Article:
Selling a Business? Know Your Tax Reporting Requirements
Published March 29, 2023

Selling a Business? Know Your Tax Reporting Requirements

Thinking of selling your business? Before making this important decision, it is critical to consider the implications of this transaction on your tax bill. The sale of a business typically involves the sale of all business assets, and when this occurs, each asset is evaluated separately to determine the gain or loss.

Allocation of Consideration

The buyer’s consideration is the cost of the assets acquired, while the seller’s consideration is the amount realized from the sale. When selling a business for a lump sum, each asset is considered separately, except assets exchanged under nontaxable exchange rules, such as with real estate that is acquired through a “like-kind” exchange. Both the buyer and seller must allocate the sales price to the assets of the business under a process referred to as the residual method. The residual method determines the buyer’s basis in the business assets, the seller’s gain or loss from the transfer of each asset, and how much of the consideration is for goodwill and/or intangible assets.

Residual Method

The residual method must be used for any transfer of a group of assets that constitutes a trade or business and applies to both direct and indirect transfers. Assets are considered trade or business assets if goodwill or going concern value is attached and/or the use of the assets would constitute an active trade or business. This method provides that the consideration be reduced first by cash or deposit accounts (Class I Assets) and the remaining consideration be allocated between each asset below fair market value on the date of purchase. To prepare IRS Form 8594, Asset Acquisition Statement, the consideration must be allocated between the assets based on their class, in order:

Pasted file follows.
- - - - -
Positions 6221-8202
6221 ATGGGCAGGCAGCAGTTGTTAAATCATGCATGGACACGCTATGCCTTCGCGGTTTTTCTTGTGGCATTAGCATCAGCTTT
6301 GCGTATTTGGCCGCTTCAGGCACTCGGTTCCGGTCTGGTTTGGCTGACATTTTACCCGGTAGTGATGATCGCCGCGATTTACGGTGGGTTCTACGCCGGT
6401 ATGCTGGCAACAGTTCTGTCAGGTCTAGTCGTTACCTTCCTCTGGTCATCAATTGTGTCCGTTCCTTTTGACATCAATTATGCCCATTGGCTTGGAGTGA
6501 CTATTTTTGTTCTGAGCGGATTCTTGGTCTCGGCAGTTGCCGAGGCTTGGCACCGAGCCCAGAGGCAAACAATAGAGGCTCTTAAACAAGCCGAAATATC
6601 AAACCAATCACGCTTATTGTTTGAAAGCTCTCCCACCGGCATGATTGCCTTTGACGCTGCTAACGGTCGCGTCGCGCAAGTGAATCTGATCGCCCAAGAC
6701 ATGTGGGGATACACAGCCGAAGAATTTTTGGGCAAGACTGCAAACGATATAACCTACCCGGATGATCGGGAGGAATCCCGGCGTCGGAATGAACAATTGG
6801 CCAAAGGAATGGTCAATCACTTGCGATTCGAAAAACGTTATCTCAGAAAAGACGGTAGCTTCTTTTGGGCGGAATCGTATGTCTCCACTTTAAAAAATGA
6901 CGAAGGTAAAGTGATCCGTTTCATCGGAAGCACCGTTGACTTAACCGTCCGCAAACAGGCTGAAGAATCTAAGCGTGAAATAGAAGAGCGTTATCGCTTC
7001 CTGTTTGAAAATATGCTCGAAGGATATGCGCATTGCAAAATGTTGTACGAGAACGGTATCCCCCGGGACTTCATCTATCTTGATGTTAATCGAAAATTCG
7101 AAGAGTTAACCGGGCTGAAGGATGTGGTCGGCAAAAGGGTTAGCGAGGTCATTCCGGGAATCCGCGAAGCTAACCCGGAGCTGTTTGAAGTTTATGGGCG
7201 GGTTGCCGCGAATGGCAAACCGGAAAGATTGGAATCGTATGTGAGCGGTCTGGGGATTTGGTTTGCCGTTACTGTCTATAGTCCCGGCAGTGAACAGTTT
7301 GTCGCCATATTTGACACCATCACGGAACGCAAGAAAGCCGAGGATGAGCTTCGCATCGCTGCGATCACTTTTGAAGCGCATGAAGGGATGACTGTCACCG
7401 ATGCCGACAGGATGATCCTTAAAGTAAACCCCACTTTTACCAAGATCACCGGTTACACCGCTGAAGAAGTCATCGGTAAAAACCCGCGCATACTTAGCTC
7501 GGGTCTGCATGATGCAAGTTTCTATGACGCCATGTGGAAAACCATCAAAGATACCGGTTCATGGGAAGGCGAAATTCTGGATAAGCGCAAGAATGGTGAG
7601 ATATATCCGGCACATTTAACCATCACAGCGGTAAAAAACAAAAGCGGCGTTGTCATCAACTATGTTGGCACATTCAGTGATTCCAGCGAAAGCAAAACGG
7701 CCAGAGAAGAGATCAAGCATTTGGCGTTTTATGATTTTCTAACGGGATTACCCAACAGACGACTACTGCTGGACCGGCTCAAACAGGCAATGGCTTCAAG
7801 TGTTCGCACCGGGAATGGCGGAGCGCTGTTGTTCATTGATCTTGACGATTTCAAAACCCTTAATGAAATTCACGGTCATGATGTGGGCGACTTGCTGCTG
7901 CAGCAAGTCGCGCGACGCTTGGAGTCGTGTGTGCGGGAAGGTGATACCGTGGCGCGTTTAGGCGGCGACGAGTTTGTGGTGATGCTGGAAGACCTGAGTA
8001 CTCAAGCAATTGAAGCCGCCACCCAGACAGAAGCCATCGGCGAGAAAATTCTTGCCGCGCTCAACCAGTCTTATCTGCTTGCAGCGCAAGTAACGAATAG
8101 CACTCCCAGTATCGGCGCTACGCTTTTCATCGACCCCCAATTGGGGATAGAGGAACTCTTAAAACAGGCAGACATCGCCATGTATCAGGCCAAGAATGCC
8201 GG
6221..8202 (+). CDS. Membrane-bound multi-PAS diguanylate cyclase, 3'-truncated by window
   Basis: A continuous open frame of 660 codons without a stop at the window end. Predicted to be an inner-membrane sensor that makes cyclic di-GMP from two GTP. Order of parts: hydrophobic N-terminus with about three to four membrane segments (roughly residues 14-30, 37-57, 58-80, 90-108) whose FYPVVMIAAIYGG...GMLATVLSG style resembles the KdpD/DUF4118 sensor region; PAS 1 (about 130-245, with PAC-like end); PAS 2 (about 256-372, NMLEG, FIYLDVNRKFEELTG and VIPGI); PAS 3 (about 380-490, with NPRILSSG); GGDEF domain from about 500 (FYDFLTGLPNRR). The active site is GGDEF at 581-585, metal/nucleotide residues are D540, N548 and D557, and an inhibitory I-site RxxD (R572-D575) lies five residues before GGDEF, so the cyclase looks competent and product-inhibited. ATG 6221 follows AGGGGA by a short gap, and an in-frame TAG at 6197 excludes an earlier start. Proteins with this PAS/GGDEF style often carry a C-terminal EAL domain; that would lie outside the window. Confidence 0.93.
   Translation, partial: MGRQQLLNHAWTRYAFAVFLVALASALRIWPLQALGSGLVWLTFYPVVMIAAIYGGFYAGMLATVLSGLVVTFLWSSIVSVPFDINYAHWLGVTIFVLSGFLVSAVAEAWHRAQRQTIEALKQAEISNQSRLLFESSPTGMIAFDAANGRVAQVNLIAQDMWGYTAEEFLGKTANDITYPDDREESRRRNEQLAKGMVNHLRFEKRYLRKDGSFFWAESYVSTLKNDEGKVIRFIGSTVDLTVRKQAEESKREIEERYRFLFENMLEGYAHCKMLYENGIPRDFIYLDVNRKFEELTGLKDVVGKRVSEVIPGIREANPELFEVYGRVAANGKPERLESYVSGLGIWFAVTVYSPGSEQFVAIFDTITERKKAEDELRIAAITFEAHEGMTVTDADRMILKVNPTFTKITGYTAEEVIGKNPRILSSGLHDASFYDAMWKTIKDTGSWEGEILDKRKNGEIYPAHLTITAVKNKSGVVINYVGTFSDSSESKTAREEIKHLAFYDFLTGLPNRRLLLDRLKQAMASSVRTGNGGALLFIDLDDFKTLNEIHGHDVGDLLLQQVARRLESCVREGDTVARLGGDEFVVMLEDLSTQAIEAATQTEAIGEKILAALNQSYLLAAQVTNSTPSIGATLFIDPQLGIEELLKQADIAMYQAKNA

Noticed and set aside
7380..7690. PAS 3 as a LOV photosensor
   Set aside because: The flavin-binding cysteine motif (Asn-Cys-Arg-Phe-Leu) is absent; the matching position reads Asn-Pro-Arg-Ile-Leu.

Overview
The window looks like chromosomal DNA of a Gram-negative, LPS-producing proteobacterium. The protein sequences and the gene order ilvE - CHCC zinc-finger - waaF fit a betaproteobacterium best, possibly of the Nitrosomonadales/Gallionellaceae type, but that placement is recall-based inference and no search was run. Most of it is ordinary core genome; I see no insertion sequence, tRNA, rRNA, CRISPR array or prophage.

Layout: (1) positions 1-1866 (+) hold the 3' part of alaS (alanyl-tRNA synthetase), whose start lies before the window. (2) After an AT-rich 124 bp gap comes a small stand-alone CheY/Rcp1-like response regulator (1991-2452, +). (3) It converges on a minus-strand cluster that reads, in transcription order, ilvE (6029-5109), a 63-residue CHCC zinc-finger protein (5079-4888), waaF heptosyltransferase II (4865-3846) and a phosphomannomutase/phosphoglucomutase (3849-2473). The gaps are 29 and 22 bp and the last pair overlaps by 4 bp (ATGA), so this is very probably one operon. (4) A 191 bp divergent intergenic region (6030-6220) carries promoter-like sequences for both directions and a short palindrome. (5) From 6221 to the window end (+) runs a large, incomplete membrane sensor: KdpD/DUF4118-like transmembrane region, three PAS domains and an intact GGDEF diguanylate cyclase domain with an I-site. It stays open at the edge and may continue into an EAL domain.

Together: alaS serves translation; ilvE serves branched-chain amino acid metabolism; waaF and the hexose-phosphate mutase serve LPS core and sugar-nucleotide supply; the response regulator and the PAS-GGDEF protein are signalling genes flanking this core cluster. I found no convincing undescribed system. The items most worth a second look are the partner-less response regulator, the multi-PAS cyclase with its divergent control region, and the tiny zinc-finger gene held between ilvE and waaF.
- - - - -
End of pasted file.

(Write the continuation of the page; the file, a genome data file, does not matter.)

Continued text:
• Class I Assets: Cash and general deposit accounts, excluding certificates of deposit
  • Class II Assets: Certificates of deposit, U.S. government securities, foreign currency, and actively traded personal property
  • Class III Assets: Accounts receivables, other debt instruments, and annually marked-to-market assets
  • Class IV Assets: Property included in inventory or held by the taxpayer for sale to customers
  • Class V Assets: All other assets including furniture and fixtures, buildings, land, vehicles, equipment
  • Class VI Assets: Section 197 intangibles not including goodwill and going concern value
  • Class VII Assets: Goodwill and going concern value

If an asset can be classified as more than one of the above, it should be included in the lower-numbered class.

Form 8594

The buyer and seller of a business each file Form 8594 based upon a written agreement as to how the sales price will be allocated among the assets. The form is attached to each party’s income tax return in the year of the sale and is considered binding unless the IRS determines the amounts improper and changes the allocations.


An alternative to a strict asset sale is a qualified stock purchase (QSP). Under this election a business is acquired through a purchase of stock. For federal tax purposes, however, the purchase is treated as if it were a purchase of assets. While this alternative is not covered in detail in this article, the tax benefits from this treatment to both the buyer and seller are similar to a straight asset sale.  The necessary purchase price allocation, however, will be calculated and presented a little differently.

In Closing

Whether you are buying or selling your business in the upcoming tax year, it is important to ensure that all allocations of sales price are correctly classified and reported on Form 8594 using the residual method.

If you would like to speak with a PYA tax professional about the tax implications of the sale of your business or tax planning and strategy, one of our executive contacts would be happy to assist. You may email them below or call (800) 270-9629.

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